Urban planners are crucial to the healthy development of our cities and communities. With more concentrated efforts on sustainability and the environmental effects of land use and population growth, their roles are becoming increasingly diversified and important. In Winnipeg, over the last 40 years, we’ve consumed land at almost two-and-a-half times our rate of population growth – meaning that as a city, we are consuming valuable resources at our own expense.
One way planners are working to combat this problem is by collaborating with teams of other professionals and developers to breathe new life into our downtown. Investment in our core has skyrocketed over the last several years, and new developments are helping to increase our population density. Planners contribute to this process in numerous ways. They may be part of the planning process: writing or studying proposals, researching cause and effect, mediating, working with the community, and creating new bylaws or policies for future development. Planners also address issues of sustainability, economics, housing, transportation, infrastructure, and social and heritage concerns.
Training and certification
The oldest planning program in Canada remains active and is located right here in Winnipeg at the University of Manitoba. For over fifty years, the university has been educating students to work in urban planning by offering both planning theory and practice in the only accredited master’s program in the province.
Entry to the planning profession typically starts with the completion of a bachelor’s or master’s degree from an accredited planning program. Many planners who obtain their master’s degree in planning often hold undergraduate degrees in other related fields such as architecture, landscape architecture, economics, or engineering to name a few. The accredited undergraduate-level planning programs in Canada offer a more direct entry route to the profession. After obtaining a degree in planning, there is a process of certification as a professional planner, which is administered by the Professional Standards Board for the Planning Profession in Canada (PSB).
Students need to determine if they are more interested in physical planning or policy making, and if they would prefer to work in the private sector or for the government. Hazel Borys, managing principal at PlaceMakers, LLC, finds that most of Manitoba’s recent grads end up working for the province or city. In the short term, at least, she sees this trend continuing as there are not many private firms who offer strictly planning services.
A solid understanding of government policy, regulations, and statistics are required, but the most important thing for young planners to master, according to Borys, is the ability to bring people together. “They need to be able to facilitate, moderate, and communicate.”
“Technical skills and website and design knowledge are also highly sought after,” states Andrew Sacret, director of policy and public affairs at the Canadian Institute of Planners.
“Young grads are not short on great ideas. The biggest thing they are lacking is experience,” explains Borys. “Often city planning efforts stretch their budgets, and therefore, do not end up hiring students because they need someone with more experience.”
Her company, PlaceMakers, does most of its work through charrettes with an online companion, iCharrette. Charrettes are collaborative sessions held in-person or online for the entire team – which may include planners, architects, engineers, artists, economists, as well as finance and communications experts. “Often students will volunteer to join a charrette in order to gain experience. Some universities will organize their own charrettes for students to rewrite policies and bylaws or to draft master plans for the urban redesign of neighbourhoods to build the students’ portfolio of invaluable real world experiences.”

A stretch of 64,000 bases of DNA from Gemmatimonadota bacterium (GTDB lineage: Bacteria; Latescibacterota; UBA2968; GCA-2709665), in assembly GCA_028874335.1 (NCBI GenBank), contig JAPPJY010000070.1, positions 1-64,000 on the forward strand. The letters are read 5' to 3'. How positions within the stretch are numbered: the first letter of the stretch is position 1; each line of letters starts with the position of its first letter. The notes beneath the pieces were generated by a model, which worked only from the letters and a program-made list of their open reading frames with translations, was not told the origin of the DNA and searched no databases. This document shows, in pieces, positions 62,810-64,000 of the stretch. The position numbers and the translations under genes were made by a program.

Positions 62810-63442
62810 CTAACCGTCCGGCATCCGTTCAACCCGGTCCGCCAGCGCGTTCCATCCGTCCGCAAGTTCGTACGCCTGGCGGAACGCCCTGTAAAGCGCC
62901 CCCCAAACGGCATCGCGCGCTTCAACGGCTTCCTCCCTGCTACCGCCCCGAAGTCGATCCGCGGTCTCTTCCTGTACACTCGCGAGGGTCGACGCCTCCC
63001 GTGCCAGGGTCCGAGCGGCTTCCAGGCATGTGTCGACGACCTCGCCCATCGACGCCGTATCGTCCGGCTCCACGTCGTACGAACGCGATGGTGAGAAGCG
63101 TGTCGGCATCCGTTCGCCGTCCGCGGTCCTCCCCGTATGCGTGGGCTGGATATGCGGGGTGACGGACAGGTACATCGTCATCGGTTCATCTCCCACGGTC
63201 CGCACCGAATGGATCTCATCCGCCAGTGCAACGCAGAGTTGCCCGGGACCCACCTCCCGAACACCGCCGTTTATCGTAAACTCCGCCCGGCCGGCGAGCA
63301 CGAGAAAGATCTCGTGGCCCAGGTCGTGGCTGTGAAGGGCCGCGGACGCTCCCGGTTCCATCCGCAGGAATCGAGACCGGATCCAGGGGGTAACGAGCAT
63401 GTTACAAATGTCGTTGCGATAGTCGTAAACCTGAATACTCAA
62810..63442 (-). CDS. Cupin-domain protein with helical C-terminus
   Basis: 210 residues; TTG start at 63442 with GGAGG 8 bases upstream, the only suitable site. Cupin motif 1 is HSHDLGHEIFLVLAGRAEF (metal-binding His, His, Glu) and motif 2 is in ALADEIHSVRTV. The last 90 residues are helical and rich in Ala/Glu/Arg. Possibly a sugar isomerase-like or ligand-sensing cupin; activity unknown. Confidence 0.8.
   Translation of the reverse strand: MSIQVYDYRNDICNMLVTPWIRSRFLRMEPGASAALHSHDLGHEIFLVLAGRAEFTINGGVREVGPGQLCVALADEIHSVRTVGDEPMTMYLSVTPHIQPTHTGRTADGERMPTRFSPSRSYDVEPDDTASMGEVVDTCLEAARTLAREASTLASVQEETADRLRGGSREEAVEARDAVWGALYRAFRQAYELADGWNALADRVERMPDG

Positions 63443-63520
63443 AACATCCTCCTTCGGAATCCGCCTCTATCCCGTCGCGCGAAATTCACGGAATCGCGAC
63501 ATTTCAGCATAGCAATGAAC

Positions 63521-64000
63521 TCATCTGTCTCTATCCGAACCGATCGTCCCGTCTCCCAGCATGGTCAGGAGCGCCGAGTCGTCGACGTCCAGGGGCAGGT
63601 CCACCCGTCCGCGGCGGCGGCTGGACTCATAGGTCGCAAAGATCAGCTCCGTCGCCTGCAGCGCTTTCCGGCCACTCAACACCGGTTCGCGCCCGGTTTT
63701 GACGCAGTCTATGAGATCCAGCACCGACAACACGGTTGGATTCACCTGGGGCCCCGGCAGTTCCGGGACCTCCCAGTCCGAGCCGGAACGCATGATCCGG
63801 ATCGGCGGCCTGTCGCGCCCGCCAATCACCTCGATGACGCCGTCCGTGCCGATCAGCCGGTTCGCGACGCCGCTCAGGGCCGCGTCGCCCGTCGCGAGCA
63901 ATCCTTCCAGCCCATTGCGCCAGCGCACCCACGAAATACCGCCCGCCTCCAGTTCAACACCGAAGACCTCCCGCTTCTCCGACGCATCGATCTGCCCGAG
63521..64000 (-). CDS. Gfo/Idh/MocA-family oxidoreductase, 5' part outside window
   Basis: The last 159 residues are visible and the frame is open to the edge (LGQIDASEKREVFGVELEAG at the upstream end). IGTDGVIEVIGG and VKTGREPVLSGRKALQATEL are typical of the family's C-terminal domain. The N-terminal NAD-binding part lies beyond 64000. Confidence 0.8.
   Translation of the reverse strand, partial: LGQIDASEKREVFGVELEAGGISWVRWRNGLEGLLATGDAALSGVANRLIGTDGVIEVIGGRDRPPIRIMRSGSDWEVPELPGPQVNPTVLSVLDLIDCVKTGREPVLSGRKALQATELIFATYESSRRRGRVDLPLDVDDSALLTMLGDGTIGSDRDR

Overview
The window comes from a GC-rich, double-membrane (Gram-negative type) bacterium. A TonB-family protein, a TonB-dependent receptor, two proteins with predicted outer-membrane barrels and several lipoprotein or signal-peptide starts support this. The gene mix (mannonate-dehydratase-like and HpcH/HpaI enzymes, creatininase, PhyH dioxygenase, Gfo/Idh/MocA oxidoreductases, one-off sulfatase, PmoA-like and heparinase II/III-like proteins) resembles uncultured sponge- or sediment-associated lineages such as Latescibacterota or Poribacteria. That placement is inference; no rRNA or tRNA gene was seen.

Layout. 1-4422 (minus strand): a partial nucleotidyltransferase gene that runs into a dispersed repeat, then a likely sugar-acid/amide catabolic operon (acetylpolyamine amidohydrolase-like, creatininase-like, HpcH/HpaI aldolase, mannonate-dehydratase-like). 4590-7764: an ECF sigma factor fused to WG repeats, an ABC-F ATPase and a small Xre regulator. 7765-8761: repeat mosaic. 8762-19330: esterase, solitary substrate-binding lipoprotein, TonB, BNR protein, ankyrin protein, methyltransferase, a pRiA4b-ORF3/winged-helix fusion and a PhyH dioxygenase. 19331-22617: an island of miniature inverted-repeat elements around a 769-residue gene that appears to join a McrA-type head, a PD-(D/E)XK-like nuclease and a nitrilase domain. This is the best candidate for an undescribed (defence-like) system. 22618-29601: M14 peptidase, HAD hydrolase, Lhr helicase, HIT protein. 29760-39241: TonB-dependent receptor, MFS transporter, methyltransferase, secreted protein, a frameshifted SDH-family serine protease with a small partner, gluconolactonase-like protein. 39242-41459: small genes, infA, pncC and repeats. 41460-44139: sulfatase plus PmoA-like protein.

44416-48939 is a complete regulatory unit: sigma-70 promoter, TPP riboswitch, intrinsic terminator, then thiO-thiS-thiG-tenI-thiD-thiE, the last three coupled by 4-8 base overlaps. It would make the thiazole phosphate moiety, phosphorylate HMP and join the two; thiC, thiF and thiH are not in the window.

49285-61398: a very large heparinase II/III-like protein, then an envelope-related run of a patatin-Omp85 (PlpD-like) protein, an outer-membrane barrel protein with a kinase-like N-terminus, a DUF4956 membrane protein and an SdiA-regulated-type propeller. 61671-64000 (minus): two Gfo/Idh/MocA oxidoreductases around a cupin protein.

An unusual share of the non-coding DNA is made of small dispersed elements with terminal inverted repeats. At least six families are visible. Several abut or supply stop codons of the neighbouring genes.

Students are also encouraged to travel. “You need to walk the streets. See what makes cities competitive, what gives them advantages, and what makes them compelling for people to live and work in,” says Borys.
Another obstacle facing inexperienced grads is caused by the way in which planning is structured in Manitoba. “It is more of a negotiated process which makes it harder for a new grad. The transparent development bylaws, policies and pillars of community that exist in cities like Vancouver are not as old and well-established here,” she explains.
In addition to increasing their level of experience, Sacret recommends that students keep up-to-date on current affairs and get involved with community organizations. By building contacts, being open to travel and working abroad, and participating in the Canadian Association of Planning Students, they can gain further experience.
Ultimately, new grads should pursue membership and certification with the Manitoba Professional Planners Institute and the Canadian Institute of Planners to obtain professional credentials, access to networking opportunities, job boards and resume posting, and other opportunities to increase their knowledge.
Urban planners today need to work with the entire community. “It’s not just drawing lines and buildings and working behind the walls of city hall,” says Alan Freeman, a former city planner in London, UK. “We can’t think about cities the way we used to. People are starting to use their cities in very new ways. This is the difference between space and place. A space can be anything – a town square, the river walk at the Forks, a hallway – but when you have a conception of what is going to happen there, that is when you get place.”
“Creating this difference between space and place is essentially the job of a city planner. They must conceptualize not only the space but how that space will be utilized by the people in the community, creating a place that people will love. This is how our modern cities have become attractive places to live in.”